2.7 Circular dichroism spectroscopy

Far-UV circular dichroism (CD) measurements of Hb and Mb samples were performed on a Jasco-815 spectropolarimeter. Each spectrum was the average of six scans. Three replicates for each time point of the kinetic experiment were analyzed. Spectra were acquired at 0.5-nm intervals with a 4-s integration time and a bandwidth of 1.0 nm. Mb and Hb were analyzed at a final concentration of 0.5 mg/mL. All measurements were performed under nitrogen flow. The results were expressed as the mean residue ellipticity. Data were corrected for buffer contributions [28, 40, 41].

2.8 Atomic force microscope

Aliquots of HEWL incubated at 60°C, pH 2.0, 100 mM NaCl were cooled to room temperature and deposited on freshly cleaved mica. After a few minutes of exposure, the mica surface was rinsed with MQ water and dried. AFM images were collected using the SmartSPM 1000 system (AIST-NT, Novato, CA). Images were acquired in the tapping mode using silicon cantilevers with a 10–25 nm tip curvature radius.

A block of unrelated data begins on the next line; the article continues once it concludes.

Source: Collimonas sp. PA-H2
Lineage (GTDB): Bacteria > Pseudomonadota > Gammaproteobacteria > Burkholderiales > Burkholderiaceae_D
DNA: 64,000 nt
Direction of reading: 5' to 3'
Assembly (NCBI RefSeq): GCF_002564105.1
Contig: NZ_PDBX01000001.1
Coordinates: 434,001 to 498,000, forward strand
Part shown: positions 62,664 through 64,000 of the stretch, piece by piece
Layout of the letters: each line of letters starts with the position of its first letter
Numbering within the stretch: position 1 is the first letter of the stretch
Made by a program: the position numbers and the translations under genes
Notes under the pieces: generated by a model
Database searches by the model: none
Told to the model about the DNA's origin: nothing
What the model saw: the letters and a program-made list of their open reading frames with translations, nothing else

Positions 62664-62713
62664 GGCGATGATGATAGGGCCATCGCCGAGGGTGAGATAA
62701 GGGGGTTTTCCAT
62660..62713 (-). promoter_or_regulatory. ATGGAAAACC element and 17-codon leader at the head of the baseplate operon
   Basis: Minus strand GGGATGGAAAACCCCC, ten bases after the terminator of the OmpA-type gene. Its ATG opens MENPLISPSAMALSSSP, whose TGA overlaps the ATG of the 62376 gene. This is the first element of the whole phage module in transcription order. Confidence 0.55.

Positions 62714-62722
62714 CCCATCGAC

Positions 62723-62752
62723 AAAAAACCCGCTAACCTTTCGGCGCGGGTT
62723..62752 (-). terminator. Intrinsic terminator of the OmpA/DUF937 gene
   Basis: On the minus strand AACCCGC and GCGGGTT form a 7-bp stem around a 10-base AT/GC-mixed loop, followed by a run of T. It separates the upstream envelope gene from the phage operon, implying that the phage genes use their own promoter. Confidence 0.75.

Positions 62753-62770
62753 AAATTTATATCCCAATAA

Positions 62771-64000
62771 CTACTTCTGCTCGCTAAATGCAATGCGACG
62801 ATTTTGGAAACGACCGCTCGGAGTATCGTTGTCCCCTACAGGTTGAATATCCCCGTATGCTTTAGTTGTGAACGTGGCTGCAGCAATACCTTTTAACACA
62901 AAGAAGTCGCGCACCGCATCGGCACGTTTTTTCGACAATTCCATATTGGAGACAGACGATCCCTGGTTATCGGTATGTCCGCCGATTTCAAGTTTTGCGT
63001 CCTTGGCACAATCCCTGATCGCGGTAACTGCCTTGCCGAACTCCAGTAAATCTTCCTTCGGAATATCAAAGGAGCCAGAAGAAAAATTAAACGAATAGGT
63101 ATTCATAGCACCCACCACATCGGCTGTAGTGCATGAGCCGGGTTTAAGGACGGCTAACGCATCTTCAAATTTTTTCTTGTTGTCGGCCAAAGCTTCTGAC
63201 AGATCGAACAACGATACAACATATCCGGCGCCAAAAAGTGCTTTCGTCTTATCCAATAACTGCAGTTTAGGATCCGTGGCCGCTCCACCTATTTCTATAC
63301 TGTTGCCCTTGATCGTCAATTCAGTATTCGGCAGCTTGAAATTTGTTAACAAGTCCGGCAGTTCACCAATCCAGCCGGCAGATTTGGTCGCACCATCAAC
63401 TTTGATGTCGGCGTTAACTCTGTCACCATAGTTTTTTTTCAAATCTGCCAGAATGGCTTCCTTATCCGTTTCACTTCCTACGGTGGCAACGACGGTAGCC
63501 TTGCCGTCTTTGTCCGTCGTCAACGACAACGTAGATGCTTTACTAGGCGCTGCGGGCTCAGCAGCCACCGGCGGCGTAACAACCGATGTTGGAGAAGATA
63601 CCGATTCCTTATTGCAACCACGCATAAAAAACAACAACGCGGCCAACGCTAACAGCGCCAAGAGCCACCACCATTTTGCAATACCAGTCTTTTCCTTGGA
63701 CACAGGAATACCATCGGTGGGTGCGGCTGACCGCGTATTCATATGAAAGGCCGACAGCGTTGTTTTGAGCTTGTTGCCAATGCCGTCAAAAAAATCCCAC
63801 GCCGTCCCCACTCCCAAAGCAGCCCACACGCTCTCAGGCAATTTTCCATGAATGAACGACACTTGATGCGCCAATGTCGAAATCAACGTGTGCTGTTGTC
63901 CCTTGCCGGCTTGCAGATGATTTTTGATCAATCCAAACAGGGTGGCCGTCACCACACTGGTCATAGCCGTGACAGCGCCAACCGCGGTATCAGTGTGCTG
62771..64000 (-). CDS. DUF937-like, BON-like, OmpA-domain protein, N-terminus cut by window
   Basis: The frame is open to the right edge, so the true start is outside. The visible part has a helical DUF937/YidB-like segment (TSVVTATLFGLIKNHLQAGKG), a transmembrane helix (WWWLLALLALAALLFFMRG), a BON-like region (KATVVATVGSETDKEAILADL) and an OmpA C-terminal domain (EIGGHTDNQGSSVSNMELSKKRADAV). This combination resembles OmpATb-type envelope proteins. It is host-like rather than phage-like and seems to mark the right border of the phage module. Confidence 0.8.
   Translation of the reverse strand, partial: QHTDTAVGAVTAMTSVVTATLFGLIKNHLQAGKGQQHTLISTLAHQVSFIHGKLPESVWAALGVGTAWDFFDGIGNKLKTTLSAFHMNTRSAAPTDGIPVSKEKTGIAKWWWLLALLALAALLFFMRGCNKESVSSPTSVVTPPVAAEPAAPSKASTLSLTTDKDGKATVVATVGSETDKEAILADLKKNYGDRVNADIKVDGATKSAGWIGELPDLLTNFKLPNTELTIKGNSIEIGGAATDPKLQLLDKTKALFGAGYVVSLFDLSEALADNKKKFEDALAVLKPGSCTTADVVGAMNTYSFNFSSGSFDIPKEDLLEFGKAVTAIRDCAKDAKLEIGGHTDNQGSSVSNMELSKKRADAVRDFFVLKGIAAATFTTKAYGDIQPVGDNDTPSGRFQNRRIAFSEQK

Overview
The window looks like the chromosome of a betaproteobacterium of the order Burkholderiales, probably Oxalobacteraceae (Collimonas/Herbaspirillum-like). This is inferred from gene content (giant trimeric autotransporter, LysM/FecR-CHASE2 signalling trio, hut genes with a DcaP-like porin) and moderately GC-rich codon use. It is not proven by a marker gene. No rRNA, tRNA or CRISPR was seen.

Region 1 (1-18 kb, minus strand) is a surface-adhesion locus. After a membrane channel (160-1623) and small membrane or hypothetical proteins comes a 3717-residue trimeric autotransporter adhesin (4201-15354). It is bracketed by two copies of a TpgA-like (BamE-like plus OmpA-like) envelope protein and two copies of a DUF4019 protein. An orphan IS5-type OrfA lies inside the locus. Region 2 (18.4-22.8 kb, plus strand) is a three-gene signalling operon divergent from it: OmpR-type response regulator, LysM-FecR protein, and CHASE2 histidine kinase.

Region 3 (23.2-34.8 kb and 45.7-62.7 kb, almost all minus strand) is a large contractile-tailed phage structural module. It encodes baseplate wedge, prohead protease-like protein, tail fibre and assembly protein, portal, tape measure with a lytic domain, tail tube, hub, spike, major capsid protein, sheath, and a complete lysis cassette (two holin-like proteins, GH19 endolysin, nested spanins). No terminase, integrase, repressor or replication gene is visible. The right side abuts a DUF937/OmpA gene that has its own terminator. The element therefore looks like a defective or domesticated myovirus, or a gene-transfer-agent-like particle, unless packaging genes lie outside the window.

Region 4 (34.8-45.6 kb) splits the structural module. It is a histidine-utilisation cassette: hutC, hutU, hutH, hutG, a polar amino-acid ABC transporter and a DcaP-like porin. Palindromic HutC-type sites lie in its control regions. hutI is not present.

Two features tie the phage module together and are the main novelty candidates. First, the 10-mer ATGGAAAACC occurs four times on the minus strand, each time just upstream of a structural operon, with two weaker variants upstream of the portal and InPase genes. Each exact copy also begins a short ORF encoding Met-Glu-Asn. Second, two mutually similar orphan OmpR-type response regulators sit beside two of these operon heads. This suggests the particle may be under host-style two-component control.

3. Results

3.1 Aggregation and structural rearrangements of lysozyme

To form fibrils, HEWL was incubated at 60°C in 20% acetic acid (pH 2.0) and 100 mM NaCl, from here on referred to as control conditions. The morphology of lysozyme aggregates formed in the course of incubation under the fibrillogenic conditions and in the presence of H2S was characterized by AFM. The presence of typical long rode-like fibrils was evident after 90 minutes of incubation under control conditions (Figure 1A). However, incubation of HEWL in the presence of H2S resulted in the formation of spherical aggregates instead of fibrils, as evident from AFM images (Figure 1B).